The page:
24 October 2012


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My new favorite album comes from one of my favourite bands in the universe. Mudlow, from the English seaside city of Brighton, asked me to write the liner notes for Sawyer's Hope and I was honored to do so.  My notes are below followed by a song by song interpretation.

Thomas Wolfe wrote that  “...our lives are haunted by a Georgia slattern, because a London cut-purse went unhung.”  If that sliver of catholic prose had a soundtrack it would be played by Brighton UK’s Mudlow.

Mudlow plays literate southern music without continent, drifting and fraught with terroir.  It is at once humid, torrid, and familiar; a wholly indecent sound.  It’s the grist, gristle and grit of the hard luck life.  Noir skies meet muddy boots.  The old trouble. 

Tobias plays guitar, howls and sings, winks like Popeye and writes songs.  The stalwart Matt Latcham plays drums, craftsman Paul Pascoe plays bass and records the music.  Sullen sweetheartist Paul Trimble blows the saxophone. 

Named for a particular island off the western edge of downtown South Purgatory, sitting hard by a slow-burning swamp just down the road from the old General Tire factory (long abandoned).  Port-side stands a tough and brazen little burlesque bar, lit like a set from Twin Peaks.  It’s there, downstairs, framed by smoke-rimed red velvet curtains that Mudlow swing their craft. 

They play cool, cruel and criminal, lounged and louched versions of Frank’s Wild Years at The Stooges Funhouse for love-worn ghosts, sinewy butchers and Gutter Twins, as a sway-backed barmaid, mouth full of gold and skin scented of hyssop, serves marked cards and moonshine to lost North Sea sailors, southern kings, and their curs.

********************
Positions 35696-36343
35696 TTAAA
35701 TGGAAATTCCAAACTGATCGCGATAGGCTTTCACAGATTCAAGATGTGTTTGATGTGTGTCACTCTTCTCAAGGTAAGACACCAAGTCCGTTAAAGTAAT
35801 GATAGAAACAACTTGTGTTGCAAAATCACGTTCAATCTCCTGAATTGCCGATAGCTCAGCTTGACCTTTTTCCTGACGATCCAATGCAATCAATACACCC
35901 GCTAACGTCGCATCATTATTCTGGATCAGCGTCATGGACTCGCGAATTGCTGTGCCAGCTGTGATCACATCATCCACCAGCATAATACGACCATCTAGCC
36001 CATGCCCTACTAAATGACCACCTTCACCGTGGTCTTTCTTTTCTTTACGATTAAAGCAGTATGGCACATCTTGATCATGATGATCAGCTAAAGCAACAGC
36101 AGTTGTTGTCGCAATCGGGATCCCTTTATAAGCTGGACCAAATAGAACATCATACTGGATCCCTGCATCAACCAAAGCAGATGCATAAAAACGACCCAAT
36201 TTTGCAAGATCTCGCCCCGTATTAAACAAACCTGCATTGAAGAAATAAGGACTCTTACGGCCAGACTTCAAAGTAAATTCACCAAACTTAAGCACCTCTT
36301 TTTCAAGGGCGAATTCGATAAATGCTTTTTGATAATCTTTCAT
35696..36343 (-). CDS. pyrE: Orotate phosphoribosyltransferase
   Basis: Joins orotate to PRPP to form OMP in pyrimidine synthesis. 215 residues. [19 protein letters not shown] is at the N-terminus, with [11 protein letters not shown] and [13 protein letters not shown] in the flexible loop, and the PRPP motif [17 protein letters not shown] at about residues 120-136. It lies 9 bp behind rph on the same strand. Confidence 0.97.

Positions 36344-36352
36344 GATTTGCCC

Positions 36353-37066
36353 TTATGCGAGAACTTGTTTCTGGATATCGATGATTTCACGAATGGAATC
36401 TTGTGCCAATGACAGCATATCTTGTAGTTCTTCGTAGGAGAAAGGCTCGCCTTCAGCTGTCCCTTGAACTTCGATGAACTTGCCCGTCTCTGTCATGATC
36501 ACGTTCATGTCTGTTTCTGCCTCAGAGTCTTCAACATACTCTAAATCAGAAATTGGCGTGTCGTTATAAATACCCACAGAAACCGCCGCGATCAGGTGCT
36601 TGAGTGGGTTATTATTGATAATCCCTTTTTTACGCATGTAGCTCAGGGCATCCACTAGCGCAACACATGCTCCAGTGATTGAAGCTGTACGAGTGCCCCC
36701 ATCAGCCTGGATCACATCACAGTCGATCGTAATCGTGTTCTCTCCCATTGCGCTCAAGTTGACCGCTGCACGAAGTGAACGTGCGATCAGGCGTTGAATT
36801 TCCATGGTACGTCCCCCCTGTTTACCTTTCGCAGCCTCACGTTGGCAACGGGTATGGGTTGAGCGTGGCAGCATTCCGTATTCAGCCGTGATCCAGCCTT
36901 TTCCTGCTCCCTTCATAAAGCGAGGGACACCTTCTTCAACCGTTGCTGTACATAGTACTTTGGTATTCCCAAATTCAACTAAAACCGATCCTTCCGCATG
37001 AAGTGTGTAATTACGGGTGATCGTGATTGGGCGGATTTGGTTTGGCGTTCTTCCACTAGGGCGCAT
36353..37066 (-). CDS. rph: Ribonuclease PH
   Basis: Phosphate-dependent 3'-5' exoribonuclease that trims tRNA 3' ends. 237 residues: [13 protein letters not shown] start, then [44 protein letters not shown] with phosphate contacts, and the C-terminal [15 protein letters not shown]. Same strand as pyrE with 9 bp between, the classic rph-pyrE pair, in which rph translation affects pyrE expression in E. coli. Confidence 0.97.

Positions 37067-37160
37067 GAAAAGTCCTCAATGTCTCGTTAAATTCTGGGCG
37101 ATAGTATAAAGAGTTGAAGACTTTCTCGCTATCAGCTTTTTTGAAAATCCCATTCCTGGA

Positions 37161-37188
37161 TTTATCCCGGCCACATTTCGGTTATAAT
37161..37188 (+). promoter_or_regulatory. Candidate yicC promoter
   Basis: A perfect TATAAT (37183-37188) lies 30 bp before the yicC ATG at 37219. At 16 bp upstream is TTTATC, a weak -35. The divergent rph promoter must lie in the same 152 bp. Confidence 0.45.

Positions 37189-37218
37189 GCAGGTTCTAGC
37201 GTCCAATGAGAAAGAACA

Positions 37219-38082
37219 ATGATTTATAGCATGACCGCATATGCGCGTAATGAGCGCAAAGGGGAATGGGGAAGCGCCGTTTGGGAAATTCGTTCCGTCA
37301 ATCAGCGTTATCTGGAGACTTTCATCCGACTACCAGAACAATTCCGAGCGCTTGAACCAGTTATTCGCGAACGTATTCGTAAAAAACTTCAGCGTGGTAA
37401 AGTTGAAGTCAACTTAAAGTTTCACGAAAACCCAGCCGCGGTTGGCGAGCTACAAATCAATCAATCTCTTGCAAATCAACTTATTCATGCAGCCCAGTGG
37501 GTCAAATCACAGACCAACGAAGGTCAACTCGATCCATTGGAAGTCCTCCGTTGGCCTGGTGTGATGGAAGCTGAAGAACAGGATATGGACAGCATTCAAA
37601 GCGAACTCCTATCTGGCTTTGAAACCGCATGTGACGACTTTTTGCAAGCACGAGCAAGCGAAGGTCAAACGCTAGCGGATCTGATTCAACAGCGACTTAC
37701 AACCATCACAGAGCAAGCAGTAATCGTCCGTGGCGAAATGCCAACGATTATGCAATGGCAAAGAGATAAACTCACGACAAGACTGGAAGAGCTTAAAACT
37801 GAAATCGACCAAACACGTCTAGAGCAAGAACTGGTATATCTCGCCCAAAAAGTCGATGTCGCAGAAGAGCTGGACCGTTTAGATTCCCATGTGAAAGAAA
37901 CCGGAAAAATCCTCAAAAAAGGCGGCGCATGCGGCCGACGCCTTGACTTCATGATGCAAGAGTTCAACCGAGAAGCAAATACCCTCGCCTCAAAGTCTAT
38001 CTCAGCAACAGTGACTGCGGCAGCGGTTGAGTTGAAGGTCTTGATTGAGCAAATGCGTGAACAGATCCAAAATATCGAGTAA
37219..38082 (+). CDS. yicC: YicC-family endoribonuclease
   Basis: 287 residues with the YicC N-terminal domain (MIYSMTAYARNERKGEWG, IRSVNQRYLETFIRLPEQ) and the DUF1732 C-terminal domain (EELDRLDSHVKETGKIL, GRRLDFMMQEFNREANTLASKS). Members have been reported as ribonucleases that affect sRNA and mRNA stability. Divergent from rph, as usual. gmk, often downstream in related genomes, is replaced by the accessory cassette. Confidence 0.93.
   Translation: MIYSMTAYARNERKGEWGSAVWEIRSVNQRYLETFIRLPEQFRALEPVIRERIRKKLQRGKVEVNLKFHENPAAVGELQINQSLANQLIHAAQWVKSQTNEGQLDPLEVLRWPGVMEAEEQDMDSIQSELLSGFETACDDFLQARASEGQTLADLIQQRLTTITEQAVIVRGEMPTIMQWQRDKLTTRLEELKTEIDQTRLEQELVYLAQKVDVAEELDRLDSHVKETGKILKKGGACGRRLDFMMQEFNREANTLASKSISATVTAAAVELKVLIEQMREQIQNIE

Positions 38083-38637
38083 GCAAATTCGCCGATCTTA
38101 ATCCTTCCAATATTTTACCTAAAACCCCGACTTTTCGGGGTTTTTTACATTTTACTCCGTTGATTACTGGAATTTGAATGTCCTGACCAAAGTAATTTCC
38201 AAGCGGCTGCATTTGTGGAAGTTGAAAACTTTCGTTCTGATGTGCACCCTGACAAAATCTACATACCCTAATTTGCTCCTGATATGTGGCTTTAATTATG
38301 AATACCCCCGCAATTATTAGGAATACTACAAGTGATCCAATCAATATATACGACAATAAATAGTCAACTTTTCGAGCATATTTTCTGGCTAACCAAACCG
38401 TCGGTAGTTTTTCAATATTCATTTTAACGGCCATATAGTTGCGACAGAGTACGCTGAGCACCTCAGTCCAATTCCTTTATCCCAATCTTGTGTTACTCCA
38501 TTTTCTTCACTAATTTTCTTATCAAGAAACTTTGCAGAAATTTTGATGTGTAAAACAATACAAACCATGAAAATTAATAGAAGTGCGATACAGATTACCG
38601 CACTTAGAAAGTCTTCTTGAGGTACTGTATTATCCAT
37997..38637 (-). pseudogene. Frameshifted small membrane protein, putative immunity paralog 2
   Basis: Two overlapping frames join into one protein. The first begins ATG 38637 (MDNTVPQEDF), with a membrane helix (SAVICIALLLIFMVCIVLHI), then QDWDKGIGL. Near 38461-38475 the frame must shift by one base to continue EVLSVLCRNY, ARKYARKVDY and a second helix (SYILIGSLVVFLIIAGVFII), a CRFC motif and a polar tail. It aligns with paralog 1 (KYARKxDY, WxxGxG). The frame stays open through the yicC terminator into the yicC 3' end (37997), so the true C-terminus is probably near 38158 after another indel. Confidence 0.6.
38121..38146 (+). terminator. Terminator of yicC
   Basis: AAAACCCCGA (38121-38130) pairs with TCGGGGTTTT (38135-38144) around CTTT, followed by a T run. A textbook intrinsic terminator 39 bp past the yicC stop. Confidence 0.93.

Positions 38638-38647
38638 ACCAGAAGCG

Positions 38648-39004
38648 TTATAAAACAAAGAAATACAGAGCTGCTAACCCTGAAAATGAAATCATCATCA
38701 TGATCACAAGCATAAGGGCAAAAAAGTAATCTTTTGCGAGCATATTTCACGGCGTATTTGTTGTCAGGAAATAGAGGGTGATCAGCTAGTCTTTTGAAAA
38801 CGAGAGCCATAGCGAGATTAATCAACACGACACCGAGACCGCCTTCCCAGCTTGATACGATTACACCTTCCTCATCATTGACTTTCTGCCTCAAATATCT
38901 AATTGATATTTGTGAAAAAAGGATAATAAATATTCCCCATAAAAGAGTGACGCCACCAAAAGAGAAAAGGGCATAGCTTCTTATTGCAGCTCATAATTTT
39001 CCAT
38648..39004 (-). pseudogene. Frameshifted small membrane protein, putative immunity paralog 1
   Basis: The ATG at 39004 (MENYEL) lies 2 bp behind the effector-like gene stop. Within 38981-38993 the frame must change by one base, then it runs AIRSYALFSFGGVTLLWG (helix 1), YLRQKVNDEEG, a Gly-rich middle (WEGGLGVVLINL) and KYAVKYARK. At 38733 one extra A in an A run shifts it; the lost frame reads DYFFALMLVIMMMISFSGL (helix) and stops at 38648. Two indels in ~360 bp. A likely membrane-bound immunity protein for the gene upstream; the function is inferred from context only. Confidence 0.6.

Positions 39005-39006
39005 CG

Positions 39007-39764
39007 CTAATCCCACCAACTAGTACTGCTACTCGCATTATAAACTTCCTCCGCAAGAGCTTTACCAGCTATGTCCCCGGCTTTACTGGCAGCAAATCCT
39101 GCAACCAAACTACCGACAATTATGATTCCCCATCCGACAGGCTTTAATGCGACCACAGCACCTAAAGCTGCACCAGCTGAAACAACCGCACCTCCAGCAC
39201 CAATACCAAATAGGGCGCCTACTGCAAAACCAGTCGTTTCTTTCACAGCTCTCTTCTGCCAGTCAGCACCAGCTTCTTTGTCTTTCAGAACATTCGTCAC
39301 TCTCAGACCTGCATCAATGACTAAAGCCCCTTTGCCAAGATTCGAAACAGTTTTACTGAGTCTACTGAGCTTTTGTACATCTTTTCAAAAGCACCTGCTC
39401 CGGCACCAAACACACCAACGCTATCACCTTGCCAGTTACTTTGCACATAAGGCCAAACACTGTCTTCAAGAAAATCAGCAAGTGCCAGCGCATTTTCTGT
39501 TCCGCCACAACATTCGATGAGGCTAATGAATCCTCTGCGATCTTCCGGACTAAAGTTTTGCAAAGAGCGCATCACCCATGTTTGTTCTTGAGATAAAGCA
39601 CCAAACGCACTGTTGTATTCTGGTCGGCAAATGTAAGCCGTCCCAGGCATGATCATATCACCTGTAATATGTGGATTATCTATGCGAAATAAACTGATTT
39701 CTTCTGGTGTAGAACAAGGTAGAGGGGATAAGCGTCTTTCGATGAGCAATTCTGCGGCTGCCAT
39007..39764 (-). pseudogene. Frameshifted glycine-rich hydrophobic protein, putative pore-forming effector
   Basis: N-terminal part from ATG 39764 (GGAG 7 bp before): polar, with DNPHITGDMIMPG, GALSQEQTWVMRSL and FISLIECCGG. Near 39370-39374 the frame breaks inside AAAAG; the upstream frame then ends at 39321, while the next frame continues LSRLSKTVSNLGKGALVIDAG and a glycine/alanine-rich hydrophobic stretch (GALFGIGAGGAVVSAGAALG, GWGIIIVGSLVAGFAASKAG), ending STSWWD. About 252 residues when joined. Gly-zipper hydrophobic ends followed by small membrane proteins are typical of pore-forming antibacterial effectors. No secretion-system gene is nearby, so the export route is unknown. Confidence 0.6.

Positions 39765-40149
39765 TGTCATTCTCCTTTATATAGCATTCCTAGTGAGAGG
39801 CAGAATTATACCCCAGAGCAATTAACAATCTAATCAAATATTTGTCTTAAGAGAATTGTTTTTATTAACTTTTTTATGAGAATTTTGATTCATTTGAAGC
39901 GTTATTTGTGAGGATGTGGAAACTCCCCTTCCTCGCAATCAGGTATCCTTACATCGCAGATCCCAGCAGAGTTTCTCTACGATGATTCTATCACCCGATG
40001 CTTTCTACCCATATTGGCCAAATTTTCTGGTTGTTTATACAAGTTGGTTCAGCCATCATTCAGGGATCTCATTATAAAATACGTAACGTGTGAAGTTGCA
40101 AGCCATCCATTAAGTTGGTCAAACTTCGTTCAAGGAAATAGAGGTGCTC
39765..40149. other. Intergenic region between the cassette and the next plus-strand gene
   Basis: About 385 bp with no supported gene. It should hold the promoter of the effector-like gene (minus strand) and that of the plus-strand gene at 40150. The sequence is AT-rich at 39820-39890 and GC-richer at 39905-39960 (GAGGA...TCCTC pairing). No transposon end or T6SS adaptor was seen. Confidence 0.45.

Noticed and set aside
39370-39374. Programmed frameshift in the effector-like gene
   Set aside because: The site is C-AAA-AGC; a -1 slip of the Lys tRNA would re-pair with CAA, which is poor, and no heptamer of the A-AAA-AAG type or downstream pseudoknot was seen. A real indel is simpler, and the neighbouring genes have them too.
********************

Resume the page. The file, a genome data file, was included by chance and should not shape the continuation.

Their music is the soundtrack for a film as yet unimagined, the saxophoned theme to a tempest-tossed and dreamless sleep.  Night hues meet dawn of day in salt air and sea light.  A morphine blues follows a sloe gin waltz. 

Taut, violet-tinged boozy fanfares mingle with mad juke joint hoe-downs.  Foghorned and rainsoaked Waitsian tinklers hear the music the dust makes on the soles of shoes at the bottom of a lurched and half-hidden staircase.  Run until you fall.

A Brighton-By-The Mississippi boogie shakes it down till it stays down.
 A leaf-sprung and primered F150 on a rainslick Hove country road.
 Lights out.  Listening.  No second chances.

Your last call after last call.  A lonely saxophone cries from an empty bridge. Jake-legged and sodden, one arm around your new true-love’s waist.  You got some fight left in you yet.  Roll ‘em!

Ghosts shine darkly with your energy.  Faded howls and ringing bells.
 The chrome groove digs underground.  Cave-like.

Troubles are trawling for good times.
They’ll find them alright.
Down by the boathouse.

Zane Merite.  Queen of something, somewhere south of south Louisiana.  Or Borneo.  Rusted-through boats and bodies, hot tropical rain wails in the blood-colored night sky.

A slow ballroom blues dance spin,
toe properly turned out.

Hooker’s heat and boogie,
the tight Memphis night air.
Don’t get too close to the water.

Soil. It’ll hold it.

Sitting under the power-line giants above the Snake River canyon at full-moon midnight.  The air fairly crackles.  The dirt lit shades of white and black.  Below, along the riverbank, the primal shadows of bodies lit by bonfire sway low to the echo of deep, dank grooves.  Sparks fly, only to be carried by the cool wind as it slips behind the moon which moves its way down the deep, sensual and ancient valley.

Somewhere a back-door slams, unknown voices cross. Blue/white light hypnotizes down the highway.  Footsteps scuffle in the raw heat.  Love spelled wrong, backwards and reborn.

Free Album of Mudlow Odd & Ends & Rareities:

Voluminous Thank-Yous! go to April Fecca, boss/editor for NowThisSound, for being a rubber wall to bounce sentences off, without whom this post wouldn't have been worth a tinker's damn.

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